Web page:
6. Faith Tested by Resisting Worldliness (4:1-5:12)
    7. Faith Tested by Its Resort to Prayer (5:13-18)
    8. Conclusion (5:19-20)


Read James 1:1

–          Explore the focus of James’ introduction.  Note that he calls himself a slave (doulos) and does not mention his family ties to Jesus.


Read James 1:2-4, then 1 Peter 1:3-8, and Romans 5:1-5

–          Discuss the value and purpose of trial and suffering in the life of a Christian


James’ line of thinking on the value of trials:



–          Through trials, what is God preparing you for, so you may be “complete, whole, and lacking in nothing.”  What does this mean?


–          What does this imply about our need for trials in this fallen world?


Read James 1:5-8

James is building from a verse from the Apocrypha book of Wisdom: “For even if one is perfect among the sons of men, yet without wisdom that comes from You [that is, God] he will be regarded as nothing” (Wisdom 9:6).

–          Read 1 Corinthians 1:20-21.  Which type of wisdom is James referring to, worldly or godly?


–          Describe this wisdom another way.


–          If we are lacking this type of wisdom, what are we to do?



Excursus on being “double-minded” in our prayers

In a sense, we are all double-minded when it comes to God.  For we are both saint and sinner; we are redeemed and yet our sinful nature remains within us.  From that standpoint, every Christian is double-minded, as the Apostle Paul brings out so forcefully in Romans 7:15-20.

Read Romans 7:15-20

This is not the double-mindedness about which James is speaking.  James is referring to double-mindedness in our prayers.  James is asking, “Are we to approach God from our old sinful nature and its desires?”  The answer to that is, “No!”

Read Galatians 5:16-24

If we were to approach God in a double-minded way in our prayer, then we would be praying for what is sinful.  Even more, God would not even hear such a prayer.  For John 9:31 tells us: “God does not listen to sinners.”  That means God does not hear the prayer of an unbeliever.  That also means the same for the Christian if he were to approach God “double-mindedly,” that is, expecting to receive from God what his sinful nature wants.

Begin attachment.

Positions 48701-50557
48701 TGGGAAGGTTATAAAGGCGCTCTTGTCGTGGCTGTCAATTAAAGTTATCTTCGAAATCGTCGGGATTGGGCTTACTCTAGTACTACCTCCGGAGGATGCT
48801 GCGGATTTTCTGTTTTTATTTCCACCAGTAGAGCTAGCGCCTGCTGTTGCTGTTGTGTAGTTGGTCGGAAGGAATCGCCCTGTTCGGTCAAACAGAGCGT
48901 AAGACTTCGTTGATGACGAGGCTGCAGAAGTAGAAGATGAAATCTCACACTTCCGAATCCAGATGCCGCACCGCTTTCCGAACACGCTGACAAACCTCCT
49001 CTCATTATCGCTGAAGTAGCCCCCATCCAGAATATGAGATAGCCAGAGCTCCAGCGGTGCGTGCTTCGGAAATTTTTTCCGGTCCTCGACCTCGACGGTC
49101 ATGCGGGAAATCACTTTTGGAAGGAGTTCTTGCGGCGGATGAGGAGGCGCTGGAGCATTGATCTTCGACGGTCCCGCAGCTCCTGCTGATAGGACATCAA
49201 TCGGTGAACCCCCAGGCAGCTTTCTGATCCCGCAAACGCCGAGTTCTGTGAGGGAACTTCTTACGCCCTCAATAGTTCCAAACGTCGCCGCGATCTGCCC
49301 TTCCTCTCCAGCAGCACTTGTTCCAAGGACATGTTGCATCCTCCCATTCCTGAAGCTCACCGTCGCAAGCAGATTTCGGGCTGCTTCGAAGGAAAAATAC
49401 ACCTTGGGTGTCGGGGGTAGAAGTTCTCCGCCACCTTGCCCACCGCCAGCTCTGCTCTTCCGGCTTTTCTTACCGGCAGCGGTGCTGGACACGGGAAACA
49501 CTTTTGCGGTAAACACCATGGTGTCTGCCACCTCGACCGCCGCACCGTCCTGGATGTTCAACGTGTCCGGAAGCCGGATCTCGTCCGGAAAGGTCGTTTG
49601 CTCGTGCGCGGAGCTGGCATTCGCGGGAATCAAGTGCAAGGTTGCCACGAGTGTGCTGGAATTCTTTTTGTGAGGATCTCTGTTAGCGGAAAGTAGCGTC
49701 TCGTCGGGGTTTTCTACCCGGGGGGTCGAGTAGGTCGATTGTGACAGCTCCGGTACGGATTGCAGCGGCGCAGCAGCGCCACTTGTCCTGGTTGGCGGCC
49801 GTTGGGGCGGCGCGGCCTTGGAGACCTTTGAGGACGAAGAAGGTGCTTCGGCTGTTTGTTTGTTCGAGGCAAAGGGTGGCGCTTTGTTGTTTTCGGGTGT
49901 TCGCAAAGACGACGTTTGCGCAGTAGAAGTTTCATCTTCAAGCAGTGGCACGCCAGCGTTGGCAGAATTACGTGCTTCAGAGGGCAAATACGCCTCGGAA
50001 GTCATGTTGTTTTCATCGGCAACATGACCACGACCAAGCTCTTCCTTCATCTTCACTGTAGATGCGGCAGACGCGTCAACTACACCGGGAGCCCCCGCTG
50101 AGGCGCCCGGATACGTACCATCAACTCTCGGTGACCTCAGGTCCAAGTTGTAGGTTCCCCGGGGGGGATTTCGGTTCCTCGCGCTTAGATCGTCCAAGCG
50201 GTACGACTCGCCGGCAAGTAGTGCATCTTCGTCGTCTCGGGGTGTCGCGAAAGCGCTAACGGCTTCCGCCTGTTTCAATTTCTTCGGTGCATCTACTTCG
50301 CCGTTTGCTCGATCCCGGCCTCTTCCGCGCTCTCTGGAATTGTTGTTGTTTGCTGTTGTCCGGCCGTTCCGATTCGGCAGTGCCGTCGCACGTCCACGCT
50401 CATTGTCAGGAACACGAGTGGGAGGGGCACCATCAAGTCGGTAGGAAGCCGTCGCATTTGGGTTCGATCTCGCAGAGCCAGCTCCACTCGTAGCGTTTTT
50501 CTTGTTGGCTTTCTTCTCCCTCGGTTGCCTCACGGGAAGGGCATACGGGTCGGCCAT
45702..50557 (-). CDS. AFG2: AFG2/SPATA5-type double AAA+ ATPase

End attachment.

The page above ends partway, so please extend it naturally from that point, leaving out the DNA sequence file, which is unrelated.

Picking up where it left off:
In John 16:23-24, Jesus said to His disciples, “I assure you: whatever you ask the Father in My name, He will give you.  Until now, you haven’t asked for anything in My name.  Ask and you will receive, so your joy may be complete!”

Praying in the name of Jesus is not simply saying the sounds “in Jesus’ name,” as if the sound of the words in themselves had some magical power.  To pray in Jesus’ name is praying in a way that lines itself up with the faith given us.  That means it doesn’t seek something that goes against the will of God the Father.  In John 14:23, Jesus told His disciples, “I will do whatever you ask in my name.”  Jesus then told them why: “So the Father may be glorified in the Son.”

Praying in the name of Jesus is the prayer of true faith, the faith that wants to glorify God.  And so it is a prayer through Jesus and conformed by His Word.  For praying in Jesus’ name is submitting to God’s holy will.  It’s as Jesus prayed in the Garden, “Yet not as I will, but as You will” (Matthew 26:39).  And that, too, shapes our prayer.  For any other prayer is not a praying in Jesus’ name.

As a Christian, you have access to the Father through the Son because the Holy Spirit has brought you into a communion with the divine life of God.  This is a union and an intimacy that not only enables, but also gives you the confidence to speak, say, and ask.

So what do we say?  We say what our Lord says.  And what do we ask for?  We ask for what our Lord promises.  For then, we have said what He says, and asked for what He gives.  To this prayer, God’s answer is always, “Yes!”

That is the prayer of faith.  That is the prayer that is not “double minded” but comes from the faith given us.